The first layer of the MTB if we go inside-out, is the core. Just like the earth’s core, the core on the MTB is the center. Most of the mass of the golf ball resides in the core and the ball’s general feel and “compression” comes from this layer. Softer cores result in lower spin, and therefore less side-spin. Soft cores can mean more accurate drives because of the reduced spin. But there’s a fine line with soft cores because as the core gets softer the distance is lessened. Snell’s MTB combines a soft core with technology which still helps produce the max ball speed allowed by golf’s governing bodies, and thus the most optimized combination of low driver spin and distance.
The mantle is the next layer. The mantle layer still has influence on the overall ball speed and compression. The mantle’s true performance benefits are in iron shots and short game shots. The mantle helps to increase spin as the shots get shorter, which is optimum. Low spin on long shots and higher spin on short shots.
The cover of the ball is perhaps the most crucial in terms of giving a golf ball the “tour” label. Tour balls typically have a “urethane” cover while cheaper balls may have covers made from other rubber/plastic materials like ionomer. Urethane gives a golf ball very soft feel in the short game and putting, and high spin on short shots, chips, and pitches. When you see tour pros “yank the cable” and spin a ball back to the crowd’s joy, that’s almost guaranteed a urethane cover ball. Pros and low-handicap golfers want the spin and control of urethane and the MTB has it.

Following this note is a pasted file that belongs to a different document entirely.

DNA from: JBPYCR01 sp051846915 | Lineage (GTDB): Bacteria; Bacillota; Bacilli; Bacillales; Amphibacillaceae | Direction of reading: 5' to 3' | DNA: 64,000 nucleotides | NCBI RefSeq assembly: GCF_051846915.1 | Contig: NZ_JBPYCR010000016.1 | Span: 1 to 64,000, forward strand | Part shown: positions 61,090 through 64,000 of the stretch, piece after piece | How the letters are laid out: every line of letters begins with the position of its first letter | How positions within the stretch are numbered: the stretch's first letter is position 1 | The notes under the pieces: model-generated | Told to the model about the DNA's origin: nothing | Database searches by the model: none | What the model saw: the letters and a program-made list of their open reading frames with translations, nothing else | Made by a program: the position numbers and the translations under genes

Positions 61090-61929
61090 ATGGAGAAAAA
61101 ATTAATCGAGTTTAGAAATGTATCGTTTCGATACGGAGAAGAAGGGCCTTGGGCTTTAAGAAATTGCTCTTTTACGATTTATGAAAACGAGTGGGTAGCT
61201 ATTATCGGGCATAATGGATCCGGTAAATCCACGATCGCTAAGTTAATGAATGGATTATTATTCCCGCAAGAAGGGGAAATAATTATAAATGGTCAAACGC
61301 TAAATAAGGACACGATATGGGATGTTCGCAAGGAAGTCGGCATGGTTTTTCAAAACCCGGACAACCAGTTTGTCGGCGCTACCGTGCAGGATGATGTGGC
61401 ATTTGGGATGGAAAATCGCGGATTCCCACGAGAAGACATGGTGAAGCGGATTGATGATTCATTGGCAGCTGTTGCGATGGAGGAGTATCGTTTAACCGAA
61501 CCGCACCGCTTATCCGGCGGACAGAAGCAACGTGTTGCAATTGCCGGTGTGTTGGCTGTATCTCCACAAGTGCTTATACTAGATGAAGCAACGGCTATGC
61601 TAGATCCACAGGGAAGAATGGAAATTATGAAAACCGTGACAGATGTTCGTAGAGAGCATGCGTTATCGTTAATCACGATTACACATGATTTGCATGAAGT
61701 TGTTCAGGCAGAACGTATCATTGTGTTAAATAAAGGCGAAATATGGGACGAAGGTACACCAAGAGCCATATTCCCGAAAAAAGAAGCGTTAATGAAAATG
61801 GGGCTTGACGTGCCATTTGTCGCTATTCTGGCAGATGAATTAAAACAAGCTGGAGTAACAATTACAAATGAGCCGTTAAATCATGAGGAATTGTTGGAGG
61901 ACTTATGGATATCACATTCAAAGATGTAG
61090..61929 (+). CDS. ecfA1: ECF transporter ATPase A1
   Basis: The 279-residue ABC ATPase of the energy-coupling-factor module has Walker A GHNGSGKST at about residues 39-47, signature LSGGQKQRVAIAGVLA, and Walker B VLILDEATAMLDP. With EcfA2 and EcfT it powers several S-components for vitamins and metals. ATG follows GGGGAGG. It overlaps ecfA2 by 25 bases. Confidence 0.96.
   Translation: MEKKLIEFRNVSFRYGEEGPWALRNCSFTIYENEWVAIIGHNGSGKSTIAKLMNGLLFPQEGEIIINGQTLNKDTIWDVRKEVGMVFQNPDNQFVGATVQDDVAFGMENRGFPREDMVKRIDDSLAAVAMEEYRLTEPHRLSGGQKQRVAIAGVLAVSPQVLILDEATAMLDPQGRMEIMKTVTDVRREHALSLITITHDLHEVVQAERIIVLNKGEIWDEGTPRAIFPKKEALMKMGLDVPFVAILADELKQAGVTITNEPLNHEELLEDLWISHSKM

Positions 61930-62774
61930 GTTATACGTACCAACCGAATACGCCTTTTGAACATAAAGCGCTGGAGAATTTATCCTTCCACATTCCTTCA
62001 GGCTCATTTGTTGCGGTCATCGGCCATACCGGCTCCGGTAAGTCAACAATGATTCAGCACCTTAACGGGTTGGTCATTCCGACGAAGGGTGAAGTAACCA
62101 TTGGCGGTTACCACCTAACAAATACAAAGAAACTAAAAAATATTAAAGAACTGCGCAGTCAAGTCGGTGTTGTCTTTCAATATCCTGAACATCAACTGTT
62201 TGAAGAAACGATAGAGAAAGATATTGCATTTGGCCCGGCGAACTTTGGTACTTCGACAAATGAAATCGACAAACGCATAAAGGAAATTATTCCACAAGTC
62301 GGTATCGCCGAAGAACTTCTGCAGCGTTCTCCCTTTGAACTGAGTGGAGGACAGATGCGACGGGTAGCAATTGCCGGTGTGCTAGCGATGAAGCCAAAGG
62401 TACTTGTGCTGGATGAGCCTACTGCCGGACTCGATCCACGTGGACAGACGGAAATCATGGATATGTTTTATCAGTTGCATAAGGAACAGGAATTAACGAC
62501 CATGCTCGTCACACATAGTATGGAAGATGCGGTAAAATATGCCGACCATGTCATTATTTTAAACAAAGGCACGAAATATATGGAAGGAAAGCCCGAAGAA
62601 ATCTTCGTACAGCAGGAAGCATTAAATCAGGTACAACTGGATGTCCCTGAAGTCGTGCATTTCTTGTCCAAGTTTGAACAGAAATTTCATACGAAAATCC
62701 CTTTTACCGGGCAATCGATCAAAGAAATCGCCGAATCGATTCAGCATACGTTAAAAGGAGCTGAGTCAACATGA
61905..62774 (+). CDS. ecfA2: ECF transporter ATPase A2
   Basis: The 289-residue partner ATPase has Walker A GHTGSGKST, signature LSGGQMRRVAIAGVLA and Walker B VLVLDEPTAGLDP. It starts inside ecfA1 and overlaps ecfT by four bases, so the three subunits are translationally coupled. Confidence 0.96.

On The Course
I admit I’m a bit late to the party with my review. I actually received a box of MTB’s to try close to two years ago. At that time I was playing a different ball and didn’t want to change. A couple of years later I got some more and finally decided to play them again this season as my game was in such bad shape I needed a gear and mental overhaul.
From the tee the MTB is comparable to a tour ball such as the ProV1. This is bit more spin off the driver than balls I’ve tended toward in the past like the Bridgestone B330, and thus can be less accurate for me if my swing gets a little wild. I also find that extra spin results in a little shorter overall distance off the driver for me. These are the reasons I’d previously not opted to have the MTB as my “gamer” ball in the past. There have been a few occasions where all launch factors have been perfect and I’ve hit massively long drives with the MTB. Accidents happen. Blind squirrel syndrome. That said the ball is plenty long still and it does offer me the chance to “work the ball” (curve it) if I need to. Balls with less driver spin are harder to work.